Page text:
Tehran is the city travellers love to hate, with many avoiding a stay here altogether en route to Iran’s more popular tourist destinations. But as Mike Milotte discovers, the capital’s gorgeous galleries, sociable locals and exhilarating pace give it a beautiful side too.
Iranian friends and our guide/interpreter alike think we’re mad, but we persist with our plan to spend 10 days of our month-long visit to Iran in the polluted and architecturally unattractive capital, Tehran.
For my part, eleven museums, six art galleries and three bazaars later – not to mention two mountain trips, one cinema visit and a memorable night at home with a Tehrani family – I’m glad we persevered.
The plaza outside the main bazaar is a great spot for people-watching. The streets are teeming, not with mullahs or gun-toting police as I had anticipated, but with seemingly carefree shoppers, armed with mobile phones. There are lots of head-to-toe black chadors, but just as many women wear cheerful loose-fitting headscarves, tight jeans and dramatic makeup.
Meeting Tehranis is remarkably easy and richly rewarding. As we try to buy saffron, piled high at the very un-touristy Tajrish bazaar, a young woman asks in broken English if we need help. We get talking. ‘N’ is an artist, and one of her friends has an exhibition at the renowned Seyhoun art gallery. We’re invited along, and are soon chatting to half a dozen of the city’s brightest young painters, N’s friends, who excitedly show us their work on smart phones and tablets. We adjourn to a working studio, home to illicit life drawing classes, where we drink tea and leave with a fabulous landscape painting that will grace our living room.
Next day, in the unpeopled galleries of the Museum of Contemporary Art, a staff member tells us 3,000 works by western painters like Picasso, Van Gogh, Bacon, etc – all deemed degenerate – languish in the basement while ‘safe’ Iranian art bedecks the walls. ‘That’s why no-one bothers coming,’ our informant asserts. Later, in the Carpet Museum next door, an attendant eagerly points out some 18th century Persian rugs depicting erotic imagery where more than female heads are laid bare. ‘How come they’re still on show?’ I ask. He just smiles back.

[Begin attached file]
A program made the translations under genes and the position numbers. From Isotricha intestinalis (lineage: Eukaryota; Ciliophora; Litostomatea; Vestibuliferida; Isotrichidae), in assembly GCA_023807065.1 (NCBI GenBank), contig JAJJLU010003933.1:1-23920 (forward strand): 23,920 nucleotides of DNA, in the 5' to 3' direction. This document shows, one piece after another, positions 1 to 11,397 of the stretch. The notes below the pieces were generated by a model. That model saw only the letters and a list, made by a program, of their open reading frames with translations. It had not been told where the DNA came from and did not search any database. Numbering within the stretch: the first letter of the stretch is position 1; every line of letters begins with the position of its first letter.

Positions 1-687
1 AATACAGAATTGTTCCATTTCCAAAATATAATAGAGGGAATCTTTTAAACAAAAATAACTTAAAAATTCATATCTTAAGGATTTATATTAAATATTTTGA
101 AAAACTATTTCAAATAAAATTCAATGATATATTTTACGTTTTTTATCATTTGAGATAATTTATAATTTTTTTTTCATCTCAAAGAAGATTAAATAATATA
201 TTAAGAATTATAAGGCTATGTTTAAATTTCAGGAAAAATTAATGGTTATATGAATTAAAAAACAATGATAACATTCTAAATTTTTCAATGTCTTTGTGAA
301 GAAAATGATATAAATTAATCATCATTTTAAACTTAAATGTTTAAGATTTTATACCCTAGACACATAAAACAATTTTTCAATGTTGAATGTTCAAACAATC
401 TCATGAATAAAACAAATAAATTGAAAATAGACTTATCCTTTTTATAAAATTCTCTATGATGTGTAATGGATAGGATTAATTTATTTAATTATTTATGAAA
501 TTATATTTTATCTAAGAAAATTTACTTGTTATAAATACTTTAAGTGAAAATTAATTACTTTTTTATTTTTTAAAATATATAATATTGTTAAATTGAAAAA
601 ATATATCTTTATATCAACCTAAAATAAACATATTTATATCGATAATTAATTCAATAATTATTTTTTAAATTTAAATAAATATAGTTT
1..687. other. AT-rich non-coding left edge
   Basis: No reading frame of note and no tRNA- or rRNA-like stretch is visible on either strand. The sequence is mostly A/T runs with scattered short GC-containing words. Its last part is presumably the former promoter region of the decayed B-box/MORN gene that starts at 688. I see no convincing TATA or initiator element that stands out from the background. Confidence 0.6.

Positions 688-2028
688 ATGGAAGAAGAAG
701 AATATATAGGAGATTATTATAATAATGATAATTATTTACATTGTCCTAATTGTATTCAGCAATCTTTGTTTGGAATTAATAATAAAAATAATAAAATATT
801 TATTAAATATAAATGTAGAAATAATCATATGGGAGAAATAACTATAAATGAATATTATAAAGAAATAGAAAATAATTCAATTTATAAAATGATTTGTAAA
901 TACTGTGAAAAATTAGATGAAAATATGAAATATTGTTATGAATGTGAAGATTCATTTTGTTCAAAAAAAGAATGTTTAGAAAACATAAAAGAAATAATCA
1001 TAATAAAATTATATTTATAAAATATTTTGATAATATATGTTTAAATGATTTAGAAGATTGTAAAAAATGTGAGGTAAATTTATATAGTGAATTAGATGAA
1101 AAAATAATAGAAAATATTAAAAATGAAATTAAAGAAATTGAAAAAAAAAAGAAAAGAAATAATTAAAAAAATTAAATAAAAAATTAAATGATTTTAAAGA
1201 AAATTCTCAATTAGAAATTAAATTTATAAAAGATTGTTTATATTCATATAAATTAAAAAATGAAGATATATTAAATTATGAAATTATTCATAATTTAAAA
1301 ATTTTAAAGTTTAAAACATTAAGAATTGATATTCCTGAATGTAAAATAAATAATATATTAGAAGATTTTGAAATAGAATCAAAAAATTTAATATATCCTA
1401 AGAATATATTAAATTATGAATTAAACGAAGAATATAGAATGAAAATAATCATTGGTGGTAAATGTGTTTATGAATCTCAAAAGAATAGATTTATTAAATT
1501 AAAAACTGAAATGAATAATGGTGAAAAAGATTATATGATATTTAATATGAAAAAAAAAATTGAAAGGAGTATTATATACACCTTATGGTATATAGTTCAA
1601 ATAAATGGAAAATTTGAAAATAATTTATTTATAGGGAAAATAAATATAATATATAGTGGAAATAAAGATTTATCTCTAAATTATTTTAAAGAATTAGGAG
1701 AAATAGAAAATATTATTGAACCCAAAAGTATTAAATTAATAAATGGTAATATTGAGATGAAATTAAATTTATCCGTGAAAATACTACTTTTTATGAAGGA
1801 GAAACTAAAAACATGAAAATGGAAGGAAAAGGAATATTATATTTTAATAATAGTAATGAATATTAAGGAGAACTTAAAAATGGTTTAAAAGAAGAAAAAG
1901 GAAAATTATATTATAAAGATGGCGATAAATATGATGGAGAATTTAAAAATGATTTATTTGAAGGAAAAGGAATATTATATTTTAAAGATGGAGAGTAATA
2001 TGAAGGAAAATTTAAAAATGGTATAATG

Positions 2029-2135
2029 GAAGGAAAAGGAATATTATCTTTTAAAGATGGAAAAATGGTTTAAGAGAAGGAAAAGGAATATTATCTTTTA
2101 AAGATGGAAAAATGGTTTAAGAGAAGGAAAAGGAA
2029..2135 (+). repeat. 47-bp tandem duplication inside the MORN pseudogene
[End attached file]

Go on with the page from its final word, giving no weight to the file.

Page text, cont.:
As the only foreigners in most of the places we visit, we are an endless source of interest to shyly curious Tehranis. One such encounter, during a lung-reviving mountain walk at Darband, ends with an invitation to dinner in the family home. The women all wear party dresses and have their heads and arms uncovered, illegal, even at home, when a male stranger is present. French wine and Russian vodka, smuggled from Iraq, are offered, and after an unforgettable meal of lamb with walnuts and pomegranate, we settle down to watch television.
Zigzagging back to our hotel in a bone-shaking taxi without seatbelts, our driver, a talkatively wise man with reasonable English, points out ranks of enormous SUVs – gleaming Porsches, Mercs, BMWs and Audis – waiting for their owners to spill out of fashionable and expensive eateries in Tehran’s northside. ‘Sanctions’, he says, ‘have made a small number of businessmen with political friends fantastically rich.’
Am I imagining it, or is it beginning to feel more and more like home here?
Glass and Ceramics Museum
Stunning artefacts from the 2nd millennium BC onwards, beautifully displayed and annotated. We were the only visitors which meant we could ooh and aah without embarrassment.
Reza Abbasi Museum
The exhibits, starting from around 2000BC, are without exception quite exquisite – especially the gold work – and as few people seem to visit, you might have it entirely to yourself.
A massive Asian flea market staged on Fridays only, when the main bazaar is closed. Come prepared to buy stuff you neither need nor want but will treasure for ever. Increase the pleasure by haggling hard.
Carpet Museum of Iran
Look out for two enormous carpets depicting (among others) Napoleon, and see if you can spot the difference in how he’s depicted. The carpets are beautiful but unlike its Turkish equivalent in Istanbul, this museum’s signage isn’t great.
Taxi ride across town
You’ll probably survive it, and you’ll certainly never forget it. Tehran traffic seems chaotic yet it flows smoothly. The secret is in the weaving and dodging performed by drivers who appear mad but who never lose their tempers, let alone their bumpers.
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